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Should I be an Information Technology (IT) major?

  1. Feb 6, 2016 #1
    I met with a professor/teacher advisor for the CIS (Information Systems) major. They said it's probably not for me, based on my career intentions.

    I'm intending to start a startup IT corporation ASAP as a career. I need the knowledge of (many, several) programming languages for my intentions.

    The CC I currently attend offers an Information Technology Transfer program (AS). They also obviously offer a Computer Science degree transfer program (also AS).

    I want to program an enhanced (keyword: enhanced) version of Apple's OS X/iOS Operating systems. Wouldn't that be more of an IT major though, as IT is more broad in programming languages than Computer Science is? Computer Science focuses more heavily on Python & Java, C, and C++, which would also help. That's why I'm easily considering going for the double major when I get to a University. I'm just debating on which IT Program I should choose.

    The CC I currently attend luckily offers a 2+2 transfer program to RIT (Rochester Institute of Technology).

    Link to that program:

    http://www.monroecc.edu/auditsheets.nsf/Web+By+College/85257133006F93FD85257B64004E5CCD?OpenDocument

    I also want to get into cybersecurity & networking. That would definitely be Information Technology first, am i correct on that? I know IT majors cover more networking & there's a mid-amount of an overlap for cybersecurity when comparing IT & Computer Science.

    This is what I'm asking for all people who might be wondering:

    My question is should I be an Information Technology (IT) major right now over a computer science major if I want to cover more than just a few programming languages? Especially if I want to pretty much program iOS?
    I don't have that much time left to sign up for the 2+2 transfer program to RIT. I kinda need to decide now, or at the very very latest by the end of August. Thanks!
     
  2. jcsd
  3. Feb 6, 2016 #2
    It would help if you could better define what role you expect to fill when you begin transitioning past the concept phase.

    If you see yourself as the major coder, CS may be the better choice. CS goes far beyond just making the code work, where it's focus is in understanding why it works. CS is less platform specific than IT would be, and leans more to creating new technology or improving existing technology.

    If you see yourself supporting the application, IT may be the better choice. The focus of IT is in taking existing technology and finding ways to implement and massage it to create the desired end result. IT operates more from an Enterprise scope in ensuring all related systems behave well together, as opposed to ensuring that each micro component is optimal.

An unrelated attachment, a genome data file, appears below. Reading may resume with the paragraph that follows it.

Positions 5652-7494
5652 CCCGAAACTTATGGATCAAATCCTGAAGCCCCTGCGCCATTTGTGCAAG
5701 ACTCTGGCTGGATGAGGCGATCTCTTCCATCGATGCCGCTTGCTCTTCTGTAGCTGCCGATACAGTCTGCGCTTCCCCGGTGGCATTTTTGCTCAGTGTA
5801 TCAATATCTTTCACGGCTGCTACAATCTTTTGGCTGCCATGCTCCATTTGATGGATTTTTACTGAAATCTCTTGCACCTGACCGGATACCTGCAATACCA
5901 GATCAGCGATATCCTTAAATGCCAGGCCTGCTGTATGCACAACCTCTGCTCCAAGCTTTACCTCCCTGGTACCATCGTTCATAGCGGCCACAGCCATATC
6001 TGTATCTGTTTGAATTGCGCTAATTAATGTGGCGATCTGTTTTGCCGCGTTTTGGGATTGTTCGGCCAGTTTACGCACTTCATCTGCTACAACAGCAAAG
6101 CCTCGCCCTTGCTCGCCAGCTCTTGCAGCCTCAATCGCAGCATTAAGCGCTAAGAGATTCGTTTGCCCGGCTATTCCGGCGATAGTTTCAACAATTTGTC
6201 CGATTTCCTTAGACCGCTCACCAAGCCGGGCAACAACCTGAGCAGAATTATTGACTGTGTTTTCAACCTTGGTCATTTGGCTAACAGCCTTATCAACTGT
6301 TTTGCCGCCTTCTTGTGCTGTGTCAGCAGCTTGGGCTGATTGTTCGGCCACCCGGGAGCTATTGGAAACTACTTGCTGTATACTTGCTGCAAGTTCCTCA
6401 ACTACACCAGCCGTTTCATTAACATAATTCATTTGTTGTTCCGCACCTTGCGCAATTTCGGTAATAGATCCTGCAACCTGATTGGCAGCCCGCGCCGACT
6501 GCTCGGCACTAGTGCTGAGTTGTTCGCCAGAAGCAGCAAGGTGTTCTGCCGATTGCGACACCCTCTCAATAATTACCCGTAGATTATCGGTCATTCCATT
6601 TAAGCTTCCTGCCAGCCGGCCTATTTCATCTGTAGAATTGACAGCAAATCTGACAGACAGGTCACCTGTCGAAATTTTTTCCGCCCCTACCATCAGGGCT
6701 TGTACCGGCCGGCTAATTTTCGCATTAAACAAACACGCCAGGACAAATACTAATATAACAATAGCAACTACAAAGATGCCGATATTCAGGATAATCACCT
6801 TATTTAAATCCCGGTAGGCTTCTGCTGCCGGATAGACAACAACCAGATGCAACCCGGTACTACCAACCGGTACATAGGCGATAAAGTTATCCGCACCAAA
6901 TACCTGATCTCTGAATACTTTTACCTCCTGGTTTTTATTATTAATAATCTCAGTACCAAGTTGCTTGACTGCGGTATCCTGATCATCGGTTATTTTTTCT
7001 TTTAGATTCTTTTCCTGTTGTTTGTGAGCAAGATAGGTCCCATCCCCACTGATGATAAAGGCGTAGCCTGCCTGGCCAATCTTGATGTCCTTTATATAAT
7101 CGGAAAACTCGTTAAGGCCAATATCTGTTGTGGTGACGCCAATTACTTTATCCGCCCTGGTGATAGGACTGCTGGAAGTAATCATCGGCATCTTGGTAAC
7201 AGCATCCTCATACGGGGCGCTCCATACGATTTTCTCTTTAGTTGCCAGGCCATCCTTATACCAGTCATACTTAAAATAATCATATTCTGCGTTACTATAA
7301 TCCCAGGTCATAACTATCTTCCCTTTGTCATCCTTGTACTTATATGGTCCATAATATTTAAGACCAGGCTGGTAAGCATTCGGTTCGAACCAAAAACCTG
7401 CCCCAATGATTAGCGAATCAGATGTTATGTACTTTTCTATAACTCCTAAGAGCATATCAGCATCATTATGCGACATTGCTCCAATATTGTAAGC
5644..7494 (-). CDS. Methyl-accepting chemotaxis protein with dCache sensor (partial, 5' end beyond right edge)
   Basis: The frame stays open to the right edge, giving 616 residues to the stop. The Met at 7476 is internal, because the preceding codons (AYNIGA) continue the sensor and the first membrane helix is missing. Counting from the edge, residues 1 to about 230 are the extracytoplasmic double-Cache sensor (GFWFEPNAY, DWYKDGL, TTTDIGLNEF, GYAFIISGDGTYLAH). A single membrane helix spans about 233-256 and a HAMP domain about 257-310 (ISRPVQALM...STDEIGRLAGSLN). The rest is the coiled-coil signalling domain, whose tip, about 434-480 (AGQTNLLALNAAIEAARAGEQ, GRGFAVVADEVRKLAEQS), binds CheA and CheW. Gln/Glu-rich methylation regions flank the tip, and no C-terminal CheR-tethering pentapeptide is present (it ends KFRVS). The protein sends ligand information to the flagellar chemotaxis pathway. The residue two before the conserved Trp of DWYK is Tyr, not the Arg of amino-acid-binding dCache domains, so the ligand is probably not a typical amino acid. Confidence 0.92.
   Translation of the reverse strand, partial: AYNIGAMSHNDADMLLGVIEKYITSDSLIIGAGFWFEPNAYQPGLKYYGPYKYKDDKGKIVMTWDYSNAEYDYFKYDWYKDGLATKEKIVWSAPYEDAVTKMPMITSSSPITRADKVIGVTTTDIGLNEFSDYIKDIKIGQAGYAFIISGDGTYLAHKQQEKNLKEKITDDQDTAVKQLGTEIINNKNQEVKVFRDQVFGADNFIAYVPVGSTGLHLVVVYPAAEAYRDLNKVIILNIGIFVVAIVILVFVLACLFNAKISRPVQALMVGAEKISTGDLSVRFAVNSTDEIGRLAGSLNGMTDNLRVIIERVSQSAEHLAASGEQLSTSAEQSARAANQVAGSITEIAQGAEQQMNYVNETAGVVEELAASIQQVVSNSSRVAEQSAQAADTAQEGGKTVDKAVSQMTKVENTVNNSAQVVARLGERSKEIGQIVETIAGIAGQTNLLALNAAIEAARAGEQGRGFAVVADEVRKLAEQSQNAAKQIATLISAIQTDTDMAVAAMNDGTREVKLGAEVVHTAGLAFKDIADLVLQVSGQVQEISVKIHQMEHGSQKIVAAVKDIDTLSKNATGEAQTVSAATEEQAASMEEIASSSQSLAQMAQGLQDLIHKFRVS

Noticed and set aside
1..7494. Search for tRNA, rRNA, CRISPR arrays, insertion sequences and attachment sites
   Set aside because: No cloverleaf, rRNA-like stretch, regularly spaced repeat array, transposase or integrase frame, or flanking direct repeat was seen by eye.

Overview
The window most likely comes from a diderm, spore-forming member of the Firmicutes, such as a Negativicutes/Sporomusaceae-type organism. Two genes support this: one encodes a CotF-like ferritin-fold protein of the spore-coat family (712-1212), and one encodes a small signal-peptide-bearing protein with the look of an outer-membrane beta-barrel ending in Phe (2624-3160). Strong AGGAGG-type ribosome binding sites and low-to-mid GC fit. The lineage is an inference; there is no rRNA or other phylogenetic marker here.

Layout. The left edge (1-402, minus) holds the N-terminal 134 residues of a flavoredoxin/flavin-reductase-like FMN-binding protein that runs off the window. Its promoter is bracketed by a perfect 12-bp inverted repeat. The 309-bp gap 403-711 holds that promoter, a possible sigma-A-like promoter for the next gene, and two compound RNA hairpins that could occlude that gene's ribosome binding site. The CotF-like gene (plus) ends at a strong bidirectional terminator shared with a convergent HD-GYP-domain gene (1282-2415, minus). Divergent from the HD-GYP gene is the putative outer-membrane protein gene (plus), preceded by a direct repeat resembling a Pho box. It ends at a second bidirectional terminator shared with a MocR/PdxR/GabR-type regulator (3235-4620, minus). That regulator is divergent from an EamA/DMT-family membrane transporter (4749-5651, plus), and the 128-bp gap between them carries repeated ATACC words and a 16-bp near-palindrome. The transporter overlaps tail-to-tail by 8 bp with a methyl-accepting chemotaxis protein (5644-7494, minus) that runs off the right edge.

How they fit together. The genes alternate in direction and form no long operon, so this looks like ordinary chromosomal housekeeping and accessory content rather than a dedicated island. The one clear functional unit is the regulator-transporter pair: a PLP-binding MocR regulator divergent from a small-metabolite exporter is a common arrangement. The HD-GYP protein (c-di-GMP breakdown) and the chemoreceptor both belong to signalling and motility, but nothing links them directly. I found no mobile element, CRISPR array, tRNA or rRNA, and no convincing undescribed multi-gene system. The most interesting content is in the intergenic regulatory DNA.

I think, you should focus less on which programming languages you will have to learn and focus more on what role you wish to play in the later stages of your startup. There will come a point where you will recruit a dedicated coding team, sales team, and others to maximize your value for IPO or sell off. Certainly, understanding the code will assist you in macro-managing the enterprise as it progresses but you won't likely be able to handle all aspects in the 2-3 year birthing stage of the typical start-up.

    Perhaps another way to ask the question is, if your start-up fails to attract investors and you reach a point where continuing is no longer possible, what job category would you rather be prepared to step into?

    If you want to be a career programmer and create new technology, choose CS. Works at the Micro level.
    If you want to implement existing technology to reach your desired functionality, choose IT. Works at the Enterprise level.
    If you want to design new systems and enhance existing implementations, choose CIS. Works at the Macro level.


    To qualify my opinions, I am not a Start-up guru by any stretch of even my own imagination. I have been working in IT for nearly 30 years, primarily in a Desk-side role with some exposure to the Lan/Wan boundary, and a minor focus on Lan security and intrusion detection. Based solely on my own exposure, I will say that CS is the least client facing of your three choices, IT is by far, the most client facing role of the three. CIS
     
  4. Feb 6, 2016 #3
    I believe if Computer Science doesn't work out (as admissions are extremely hard): I think I'd fall in the IT category. I'm Lean Six Sigma Yellow belt certified. I think I'm going to go with the IT major & transfer to RIT for a BS in Information Technology. At RIT I would minor in computer science to just assure I have the correct electives to transfer out to get a second BS (bechlor's) in Computer Science. That's what the transfer advisor (not the teacher advisor) said.
     
  5. Feb 6, 2016 #4
    Sounds positive to me.
    Worst case, once you're well into the growth phase of your start-up, you can pick up an MBA in your minor. :-)
     
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